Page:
The country’s mosques are the scene of one of the episodes of the conflict between the Ministry of Religious Endowments, which represents the state, and some clerics who represent the Muslim Brotherhood’s position of opposing “the coup and defending legitimacy.”
The Brotherhood’s tools inside the mosques do not differ from their tools outside: a harsh discourse that incites the masses against the current regime and that also calls on crowds to gather. Mosques sometimes act as outposts for Muslim Brotherhood snipers. Some have said that this is what happened to the Fatah Mosque when the Rabia al-Adawiya Square sit-in was broken up on Aug. 14, 2013.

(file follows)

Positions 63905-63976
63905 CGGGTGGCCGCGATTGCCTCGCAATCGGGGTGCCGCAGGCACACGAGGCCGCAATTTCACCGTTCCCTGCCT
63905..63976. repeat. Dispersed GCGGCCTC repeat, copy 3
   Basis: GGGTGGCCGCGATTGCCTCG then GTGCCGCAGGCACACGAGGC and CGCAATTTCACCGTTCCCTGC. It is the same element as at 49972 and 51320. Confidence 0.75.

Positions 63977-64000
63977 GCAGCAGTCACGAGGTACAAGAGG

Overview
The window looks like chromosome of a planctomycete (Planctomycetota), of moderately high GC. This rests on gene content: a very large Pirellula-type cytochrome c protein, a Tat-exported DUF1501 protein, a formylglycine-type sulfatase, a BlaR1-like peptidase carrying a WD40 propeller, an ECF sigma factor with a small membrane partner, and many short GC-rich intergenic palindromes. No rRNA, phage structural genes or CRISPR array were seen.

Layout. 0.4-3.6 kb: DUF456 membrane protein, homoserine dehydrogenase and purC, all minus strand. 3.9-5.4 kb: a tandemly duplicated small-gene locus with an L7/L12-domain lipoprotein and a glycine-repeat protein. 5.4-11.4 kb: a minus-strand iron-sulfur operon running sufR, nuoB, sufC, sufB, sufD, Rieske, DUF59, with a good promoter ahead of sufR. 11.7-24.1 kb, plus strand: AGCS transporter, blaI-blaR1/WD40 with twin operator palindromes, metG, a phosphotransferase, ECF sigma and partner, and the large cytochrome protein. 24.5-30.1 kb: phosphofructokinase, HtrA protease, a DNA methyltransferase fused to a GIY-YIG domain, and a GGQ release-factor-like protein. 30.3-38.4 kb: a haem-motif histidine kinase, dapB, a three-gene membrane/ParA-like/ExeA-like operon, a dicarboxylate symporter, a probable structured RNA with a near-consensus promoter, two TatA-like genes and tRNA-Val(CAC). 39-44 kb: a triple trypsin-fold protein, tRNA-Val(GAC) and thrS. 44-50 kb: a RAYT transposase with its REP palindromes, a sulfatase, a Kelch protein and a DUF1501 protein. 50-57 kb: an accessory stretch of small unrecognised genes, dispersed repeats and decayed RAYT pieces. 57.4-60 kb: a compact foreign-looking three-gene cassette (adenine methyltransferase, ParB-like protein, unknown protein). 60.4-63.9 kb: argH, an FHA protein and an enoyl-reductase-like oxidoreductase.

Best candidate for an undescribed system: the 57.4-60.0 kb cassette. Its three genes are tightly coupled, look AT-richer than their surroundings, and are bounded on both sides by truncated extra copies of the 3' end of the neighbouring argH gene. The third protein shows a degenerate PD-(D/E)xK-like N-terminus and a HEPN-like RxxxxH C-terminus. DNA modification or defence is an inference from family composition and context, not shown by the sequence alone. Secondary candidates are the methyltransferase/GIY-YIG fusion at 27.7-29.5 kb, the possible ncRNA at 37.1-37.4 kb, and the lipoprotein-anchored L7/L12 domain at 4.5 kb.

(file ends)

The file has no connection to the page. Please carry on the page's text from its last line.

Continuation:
The tools of the regime, on the other hand, are represented by the decision to enforce the laws, after they were amended to impose stiffer penalties. The authorities have dispatched clerics from the Ministry of Religious Endowments to the mosques that slipped from government control. Lately, the ministry has imposed harsh penalties for whoever deviates from its religious discourse.
As is usual in most conflicts between the two sides, human rights activists and those not affiliated with either side criticize both the Muslim Brotherhood and the authorities’ decisions.